By Hillel Aron
By Joseph Tsidulko
By Patrick Range McDonald
By David Futch
By Hillel Aron
By Dennis Romero
By Jill Stewart
By Dennis Romero
In the middle of one of our last suppers in the urbanized world, Mark looked up from his Carney’s chiliburger and asked, “Why are we going to Rarotonga?”
Carla shrugged her shoulders. “I don’t know.”
We began to wonder why we hadn’t listened to our doubting friends back in January. But we couldn’t back out now. We’d told every business associate, every friend we’d ever made, as well as the whole world, via our blog, boingboing.net, about our excellent adventure. We had no choice.
On Saturday, June 21, we loaded 13 pieces of luggage — including eight suitcases, one backpack, a stroller, portable crib, diaper bag and infant car seat — into a taxi van, hopped into a second taxi and caravaned to LAX, where we boarded the 10:15 p.m. flight to Rarotonga, via Tahiti.
Twelve hours later, we touched down at the Rarotonga airport, which is just a simple airstrip across the road from the ocean and a small one-story building with a blue-and-white wooden sign that reads, “Welcome to the Cook Islands.” We were welcomed by a small group of men wearing floral batik shirts who strummed ukuleles near the immigration inspection line. As we found out later, we had just missed a four-day rainstorm, and now the blue sky went on forever, patched with just a few white fluffy clouds.
It only took about five minutes to wipe out any preconceived fantasies we had about island life. The shuttle that picked us up drove past a long stretch of petrol tanks, refineries and warehouses. We didn’t remember any of this from our first visit. Of course, they’ve always been here, but our idealized notion of Rarotonga had replaced our actual memories. Now that we’d come back, in a van that reeked of diesel exhaust, passing little houses on the side of the road with missing windows, rotting roofs, and torn curtains in lieu of doors, the previous six months of romanticizing flew from our heads, to be replaced by dread: What the fuck had we gotten ourselves into?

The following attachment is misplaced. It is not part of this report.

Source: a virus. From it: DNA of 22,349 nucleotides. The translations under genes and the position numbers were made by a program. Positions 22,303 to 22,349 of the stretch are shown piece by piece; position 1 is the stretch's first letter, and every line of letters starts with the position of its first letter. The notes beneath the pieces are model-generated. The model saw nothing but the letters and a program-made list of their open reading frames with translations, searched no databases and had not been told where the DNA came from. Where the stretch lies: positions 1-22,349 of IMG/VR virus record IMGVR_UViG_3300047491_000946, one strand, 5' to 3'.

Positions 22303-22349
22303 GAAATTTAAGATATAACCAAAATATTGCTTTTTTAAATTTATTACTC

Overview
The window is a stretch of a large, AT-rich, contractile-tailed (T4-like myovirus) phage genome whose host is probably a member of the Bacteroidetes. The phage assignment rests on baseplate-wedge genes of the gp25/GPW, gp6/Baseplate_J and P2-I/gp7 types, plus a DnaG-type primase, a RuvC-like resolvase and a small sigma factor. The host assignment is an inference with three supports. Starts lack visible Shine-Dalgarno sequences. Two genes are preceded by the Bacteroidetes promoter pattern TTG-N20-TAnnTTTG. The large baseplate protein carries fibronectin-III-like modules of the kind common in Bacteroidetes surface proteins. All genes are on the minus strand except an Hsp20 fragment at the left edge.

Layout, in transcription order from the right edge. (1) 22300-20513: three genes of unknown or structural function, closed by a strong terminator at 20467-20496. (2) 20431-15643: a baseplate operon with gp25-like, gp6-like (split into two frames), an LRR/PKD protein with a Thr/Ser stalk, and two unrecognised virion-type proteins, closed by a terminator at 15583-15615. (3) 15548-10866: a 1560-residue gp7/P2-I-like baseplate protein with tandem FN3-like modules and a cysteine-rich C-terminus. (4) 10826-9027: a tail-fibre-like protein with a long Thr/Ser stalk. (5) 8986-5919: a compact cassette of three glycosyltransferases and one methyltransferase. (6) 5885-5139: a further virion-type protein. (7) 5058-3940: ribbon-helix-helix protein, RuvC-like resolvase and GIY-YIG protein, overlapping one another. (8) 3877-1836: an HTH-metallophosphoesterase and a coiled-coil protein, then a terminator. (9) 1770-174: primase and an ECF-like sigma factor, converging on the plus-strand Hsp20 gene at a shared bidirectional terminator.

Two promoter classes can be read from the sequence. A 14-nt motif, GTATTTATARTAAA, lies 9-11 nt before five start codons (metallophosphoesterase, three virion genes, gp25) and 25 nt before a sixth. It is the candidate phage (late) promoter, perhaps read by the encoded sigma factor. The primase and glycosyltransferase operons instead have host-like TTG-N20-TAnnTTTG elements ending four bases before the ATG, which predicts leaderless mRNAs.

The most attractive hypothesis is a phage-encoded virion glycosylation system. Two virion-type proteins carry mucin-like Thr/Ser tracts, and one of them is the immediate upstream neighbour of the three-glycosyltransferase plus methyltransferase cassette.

Our first impulse was to turn around and get the hell out of here. Our tickets are open-ended, which means we can leave anytime we feel like it. But we couldn’t do that — we had too many people counting on us to fulfill their fantasies. And worse, if we turned back now, the scoffers would never let us forget our folly. The humiliation would be excruciating.
The van dropped us off at the tiny bungalow we would temporarily stay in while we looked for a house. Mark dragged the luggage in, and it immediately started to rain. The sky was dark gray. The baby began to cry. A sleep-deprived, whiny Sarina asked over and over again if we could go to the wind-whipped beach.
Thirty minutes later the rain stopped and the sun popped through the clouds. Myna birds warbled and whistled, and roosters outside our window crowed. The baby was full of milk and sleeping soundly. We packed some water, apples, rice cakes and towels into a bag, and the four of us went to the beach. It was a beautiful day, and we had a whole year ahead of us.
Mark Frauenfelder and Carla Sinclair will be filing dispatches throughout their family’s year in the South Pacific.